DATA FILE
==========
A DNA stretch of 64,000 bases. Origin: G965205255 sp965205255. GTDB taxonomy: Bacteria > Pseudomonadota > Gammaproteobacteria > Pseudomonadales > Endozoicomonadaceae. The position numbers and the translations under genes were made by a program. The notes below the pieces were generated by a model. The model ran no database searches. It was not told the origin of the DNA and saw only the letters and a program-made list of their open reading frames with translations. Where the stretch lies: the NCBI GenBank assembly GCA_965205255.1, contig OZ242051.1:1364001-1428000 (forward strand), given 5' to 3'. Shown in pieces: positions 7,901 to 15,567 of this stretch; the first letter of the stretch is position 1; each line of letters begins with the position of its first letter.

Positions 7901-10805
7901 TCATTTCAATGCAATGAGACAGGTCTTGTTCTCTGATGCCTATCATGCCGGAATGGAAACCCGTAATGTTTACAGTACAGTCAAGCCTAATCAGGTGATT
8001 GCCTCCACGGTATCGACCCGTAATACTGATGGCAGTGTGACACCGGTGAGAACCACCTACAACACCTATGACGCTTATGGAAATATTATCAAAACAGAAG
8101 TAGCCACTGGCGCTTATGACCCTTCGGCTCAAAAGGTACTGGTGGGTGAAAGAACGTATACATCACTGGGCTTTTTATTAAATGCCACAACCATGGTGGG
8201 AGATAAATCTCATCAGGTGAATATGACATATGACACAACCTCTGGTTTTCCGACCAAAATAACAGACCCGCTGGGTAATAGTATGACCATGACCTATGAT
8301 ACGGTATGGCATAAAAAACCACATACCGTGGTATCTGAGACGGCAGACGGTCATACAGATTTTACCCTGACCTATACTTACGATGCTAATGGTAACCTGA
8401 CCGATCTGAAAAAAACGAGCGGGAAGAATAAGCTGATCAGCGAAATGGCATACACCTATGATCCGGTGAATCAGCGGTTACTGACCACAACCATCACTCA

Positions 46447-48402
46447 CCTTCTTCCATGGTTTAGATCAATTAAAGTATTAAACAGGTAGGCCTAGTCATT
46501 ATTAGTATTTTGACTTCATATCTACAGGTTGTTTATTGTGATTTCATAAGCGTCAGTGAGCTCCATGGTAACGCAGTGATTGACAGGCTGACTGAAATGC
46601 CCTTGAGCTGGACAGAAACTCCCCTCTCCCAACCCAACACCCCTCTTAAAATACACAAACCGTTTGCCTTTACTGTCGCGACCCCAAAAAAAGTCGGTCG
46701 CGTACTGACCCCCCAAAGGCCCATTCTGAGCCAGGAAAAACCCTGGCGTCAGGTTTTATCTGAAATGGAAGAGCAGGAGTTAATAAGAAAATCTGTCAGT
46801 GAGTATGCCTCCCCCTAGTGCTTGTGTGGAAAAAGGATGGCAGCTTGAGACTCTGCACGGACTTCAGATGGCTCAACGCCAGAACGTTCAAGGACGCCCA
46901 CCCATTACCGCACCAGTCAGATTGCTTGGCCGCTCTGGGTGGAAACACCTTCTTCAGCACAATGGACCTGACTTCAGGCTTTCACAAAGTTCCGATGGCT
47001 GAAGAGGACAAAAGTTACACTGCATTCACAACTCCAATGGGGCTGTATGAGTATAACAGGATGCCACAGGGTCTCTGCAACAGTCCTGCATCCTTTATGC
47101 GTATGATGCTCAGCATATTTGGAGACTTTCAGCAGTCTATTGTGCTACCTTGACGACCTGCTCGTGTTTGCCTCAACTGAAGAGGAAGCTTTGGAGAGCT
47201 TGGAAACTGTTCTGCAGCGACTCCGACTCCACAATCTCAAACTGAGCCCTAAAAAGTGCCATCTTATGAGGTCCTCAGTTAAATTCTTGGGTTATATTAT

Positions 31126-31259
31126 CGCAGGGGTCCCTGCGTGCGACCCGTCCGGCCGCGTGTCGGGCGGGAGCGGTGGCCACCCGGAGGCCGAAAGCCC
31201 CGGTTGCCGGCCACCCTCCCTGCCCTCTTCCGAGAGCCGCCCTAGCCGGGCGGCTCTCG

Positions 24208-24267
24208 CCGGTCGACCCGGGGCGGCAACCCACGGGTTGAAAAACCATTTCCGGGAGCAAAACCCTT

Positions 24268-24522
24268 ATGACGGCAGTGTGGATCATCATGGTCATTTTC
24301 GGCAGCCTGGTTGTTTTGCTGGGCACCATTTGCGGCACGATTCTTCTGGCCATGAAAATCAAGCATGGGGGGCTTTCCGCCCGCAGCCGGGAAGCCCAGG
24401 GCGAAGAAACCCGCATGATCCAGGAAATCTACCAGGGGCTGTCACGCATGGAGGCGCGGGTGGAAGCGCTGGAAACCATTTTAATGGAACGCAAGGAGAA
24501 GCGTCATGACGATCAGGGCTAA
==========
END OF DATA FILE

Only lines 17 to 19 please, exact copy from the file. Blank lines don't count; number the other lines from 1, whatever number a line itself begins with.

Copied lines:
47101 GTATGATGCTCAGCATATTTGGAGACTTTCAGCAGTCTATTGTGCTACCTTGACGACCTGCTCGTGTTTGCCTCAACTGAAGAGGAAGCTTTGGAGAGCT
47201 TGGAAACTGTTCTGCAGCGACTCCGACTCCACAATCTCAAACTGAGCCCTAAAAAGTGCCATCTTATGAGGTCCTCAGTTAAATTCTTGGGTTATATTAT

Positions 31126-31259